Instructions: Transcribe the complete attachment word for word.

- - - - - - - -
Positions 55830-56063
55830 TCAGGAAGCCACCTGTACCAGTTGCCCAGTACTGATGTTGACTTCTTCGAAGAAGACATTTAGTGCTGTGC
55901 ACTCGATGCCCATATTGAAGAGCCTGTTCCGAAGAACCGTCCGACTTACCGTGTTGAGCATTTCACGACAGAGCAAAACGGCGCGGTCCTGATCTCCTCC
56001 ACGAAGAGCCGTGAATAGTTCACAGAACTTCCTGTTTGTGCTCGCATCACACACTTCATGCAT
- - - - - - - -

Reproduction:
Positions 55830-56063
55830 TCAGGAAGCCACCTGTACCAGTTGCCCAGTACTGATGTTGACTTCTTCGAAGAAGACATTTAGTGCTGTGC
55901 ACTCGATGCCCATATTGAAGAGCCTGTTCCGAAGAACCGTCCGACTTACCGTGTTGAGCATTTCACGACAGAGCAAAACGGCGCGGTCCTGATCTCCTCC
56001 ACGAAGAGCCGTGAATAGTTCACAGAACTTCCTGTTTGTGCTCGCATCACACACTTCATGCAT